In 1787, British ship Bounty leaves Portsmouth to bring a cargo of bread-fruit from Tahiti but the savage on-board conditions imposed by Captain Bligh trigger a mutiny led by officer Fletcher Christian.
Midshipman Roger Byam joins Captain Bligh and Fletcher Christian aboard the HMS Bounty for a voyage to Tahiti. Bligh proves to be a brutal tyrant and, after six pleasant months on Tahiti, ... See full summary »
An intelligent, articulate scholar, Harrison MacWhite, survives a hostile Senate confirmation hearing at the hands of conservatives to become ambassador to Sarkan, a southeast Asian country... See full summary »
The familiar story of Lieutenant Bligh, whose cruelty leads to a mutiny on his ship. This version follows both the efforts of Fletcher Christian to get his men beyond the reach of British ... See full summary »
Val Xavier, a drifter of obscure origins arrives at a small town and gets a job in a store run by Lady Torrence, a sex-starved woman whose husband Jabe M. Torrance is dying of cancer ... See full summary »
The Bounty leaves Portsmouth in 1787. Its destination: to sail to Tahiti and load bread-fruit. Captain Bligh will do anything to get there as fast as possible, using any means to keep up a strict discipline. When they arrive at Tahiti, it is like a paradise for the crew, something completely different than the living hell aboard the ship. On the way back to England, officer Fletcher Christian becomes the leader of a mutiny. Written by
Even though The Bounty was larger than the original ship, the vessel was so small crew members were hard pressed to find places to hide so they would be out of camera range. And the ship reacted so violently to each ocean wave that there was an epidemic of seasickness. See more »
The term "key-holed", referring to dragging a sailor beneath the bottom, or "keel" of the ship, is actually "keel-hauled". It was a form of punishment in the British Navy in the 18th and early 19th century. It was actually an indirect death sentence because the sailor would (a) drown, (b) be torn to shreds by the rough wood and barnacles on the ships hull or (c) attacked by sharks attracted by the blood from (b). See more »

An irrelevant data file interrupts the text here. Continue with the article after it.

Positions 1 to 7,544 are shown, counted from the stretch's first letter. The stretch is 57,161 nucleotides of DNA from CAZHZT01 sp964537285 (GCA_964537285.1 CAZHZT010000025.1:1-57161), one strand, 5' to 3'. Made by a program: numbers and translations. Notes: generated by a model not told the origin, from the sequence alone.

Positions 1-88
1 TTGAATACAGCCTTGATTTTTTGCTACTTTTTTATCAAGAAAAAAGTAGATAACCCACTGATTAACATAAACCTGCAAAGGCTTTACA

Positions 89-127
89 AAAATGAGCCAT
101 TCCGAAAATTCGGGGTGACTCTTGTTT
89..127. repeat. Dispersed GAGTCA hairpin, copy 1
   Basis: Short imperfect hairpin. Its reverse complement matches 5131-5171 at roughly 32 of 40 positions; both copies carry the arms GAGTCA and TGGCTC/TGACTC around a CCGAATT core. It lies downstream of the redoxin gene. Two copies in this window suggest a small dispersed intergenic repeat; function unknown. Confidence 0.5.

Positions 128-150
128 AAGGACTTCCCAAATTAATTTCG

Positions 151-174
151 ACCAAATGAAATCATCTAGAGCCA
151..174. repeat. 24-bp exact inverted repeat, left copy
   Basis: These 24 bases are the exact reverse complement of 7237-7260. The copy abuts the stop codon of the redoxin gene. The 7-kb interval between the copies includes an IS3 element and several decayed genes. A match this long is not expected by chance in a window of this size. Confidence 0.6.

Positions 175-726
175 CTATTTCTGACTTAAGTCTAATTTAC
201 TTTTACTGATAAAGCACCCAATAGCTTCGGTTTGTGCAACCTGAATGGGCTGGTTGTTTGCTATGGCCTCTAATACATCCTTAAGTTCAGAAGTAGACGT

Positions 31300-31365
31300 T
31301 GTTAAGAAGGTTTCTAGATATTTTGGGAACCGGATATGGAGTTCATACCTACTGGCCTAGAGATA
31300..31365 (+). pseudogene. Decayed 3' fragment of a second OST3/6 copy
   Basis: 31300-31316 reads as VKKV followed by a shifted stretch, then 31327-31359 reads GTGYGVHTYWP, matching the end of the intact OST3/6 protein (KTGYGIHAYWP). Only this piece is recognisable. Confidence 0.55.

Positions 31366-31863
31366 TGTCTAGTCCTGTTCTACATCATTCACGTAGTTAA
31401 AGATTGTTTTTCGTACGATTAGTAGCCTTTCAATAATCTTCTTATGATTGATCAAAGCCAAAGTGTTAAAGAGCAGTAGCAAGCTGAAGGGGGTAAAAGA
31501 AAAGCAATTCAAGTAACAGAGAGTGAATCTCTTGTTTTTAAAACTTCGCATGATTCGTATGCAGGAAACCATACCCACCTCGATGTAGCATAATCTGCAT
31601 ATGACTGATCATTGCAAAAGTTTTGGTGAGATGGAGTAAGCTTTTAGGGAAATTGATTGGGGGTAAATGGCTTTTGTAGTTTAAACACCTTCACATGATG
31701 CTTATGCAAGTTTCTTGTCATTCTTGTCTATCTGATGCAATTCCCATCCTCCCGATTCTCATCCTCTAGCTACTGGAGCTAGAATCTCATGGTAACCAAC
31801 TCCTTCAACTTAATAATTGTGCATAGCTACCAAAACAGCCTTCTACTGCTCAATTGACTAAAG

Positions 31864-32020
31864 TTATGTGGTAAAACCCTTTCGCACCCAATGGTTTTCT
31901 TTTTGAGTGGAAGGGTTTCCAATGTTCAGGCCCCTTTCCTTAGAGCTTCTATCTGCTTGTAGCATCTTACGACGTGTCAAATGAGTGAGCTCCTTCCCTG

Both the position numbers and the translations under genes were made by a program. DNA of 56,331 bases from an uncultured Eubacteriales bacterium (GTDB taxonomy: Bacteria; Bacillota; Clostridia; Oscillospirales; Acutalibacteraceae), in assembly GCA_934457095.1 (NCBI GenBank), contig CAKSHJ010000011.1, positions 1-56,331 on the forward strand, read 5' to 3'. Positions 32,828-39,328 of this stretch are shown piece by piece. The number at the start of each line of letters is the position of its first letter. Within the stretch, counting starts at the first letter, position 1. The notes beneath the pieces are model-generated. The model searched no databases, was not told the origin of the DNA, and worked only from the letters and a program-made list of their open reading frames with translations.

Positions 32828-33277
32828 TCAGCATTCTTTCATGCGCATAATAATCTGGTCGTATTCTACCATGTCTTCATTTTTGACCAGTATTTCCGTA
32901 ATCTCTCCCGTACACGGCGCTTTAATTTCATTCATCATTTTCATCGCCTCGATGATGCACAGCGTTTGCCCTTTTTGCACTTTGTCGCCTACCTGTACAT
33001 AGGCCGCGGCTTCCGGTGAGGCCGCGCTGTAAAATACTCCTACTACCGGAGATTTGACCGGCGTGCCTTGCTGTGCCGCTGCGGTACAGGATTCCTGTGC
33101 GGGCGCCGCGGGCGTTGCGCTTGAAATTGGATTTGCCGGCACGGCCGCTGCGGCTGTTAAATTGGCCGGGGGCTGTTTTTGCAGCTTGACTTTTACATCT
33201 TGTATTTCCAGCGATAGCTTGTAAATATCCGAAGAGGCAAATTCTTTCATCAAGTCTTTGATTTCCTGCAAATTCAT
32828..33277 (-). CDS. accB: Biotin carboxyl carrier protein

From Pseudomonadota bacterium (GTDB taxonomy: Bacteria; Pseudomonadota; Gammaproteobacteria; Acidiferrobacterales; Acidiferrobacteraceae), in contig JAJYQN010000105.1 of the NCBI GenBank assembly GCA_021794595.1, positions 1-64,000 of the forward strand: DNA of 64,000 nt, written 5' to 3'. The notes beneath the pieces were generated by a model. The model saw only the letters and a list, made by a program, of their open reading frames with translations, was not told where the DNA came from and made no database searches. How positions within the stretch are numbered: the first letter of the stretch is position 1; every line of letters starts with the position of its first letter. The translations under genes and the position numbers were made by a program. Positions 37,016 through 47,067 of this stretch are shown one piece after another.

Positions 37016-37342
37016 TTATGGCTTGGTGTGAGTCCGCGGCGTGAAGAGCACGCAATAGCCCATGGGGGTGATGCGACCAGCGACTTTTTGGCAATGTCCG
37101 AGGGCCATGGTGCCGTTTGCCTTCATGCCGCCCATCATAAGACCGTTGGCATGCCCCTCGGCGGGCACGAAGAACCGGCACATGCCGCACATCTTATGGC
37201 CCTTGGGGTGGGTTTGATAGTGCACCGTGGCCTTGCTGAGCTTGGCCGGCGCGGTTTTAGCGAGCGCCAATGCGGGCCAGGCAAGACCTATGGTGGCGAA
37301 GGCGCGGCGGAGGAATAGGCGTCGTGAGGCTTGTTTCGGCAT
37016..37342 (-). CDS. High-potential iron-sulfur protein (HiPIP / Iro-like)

There's no chance for people like us to go back to England, give Bligh a bad name and walk free men ourselves. And anyone who thinks otherwise hasn't got the sense that God gave geese.
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I wonder if they made more three-hour-plus films in the 1960s than any other decade? It seems that way. Here is another one. This also is a re-make from a 1935 version of the famous story
I liked this 'Mutiny On The Bounty' better than the critics did, who got annoyed at Marlon Brando's British accent. I found nothing wrong with it and I usually am critical about that sort of thing myself. Brando gave a solid performance.
Trevor Howard was convincing as the sadistic "Captain Bligh" and Tarita was fair as the love interest "Maimiti." The cinematography might have been the best feature of the film, a definite movie for widescreen as a lot of these mid '50s-to-mid '60s films were. There are some beautiful shots in here, beginning with those Tahiti sunsets. The color in this movie is magnificent.
Although not particularly a film you might watch over and over, I found no major fault with it except for perhaps the romance which was a bit sappy. The adventure, acting and photography were all top-notch and the three hours went by fairly fast.
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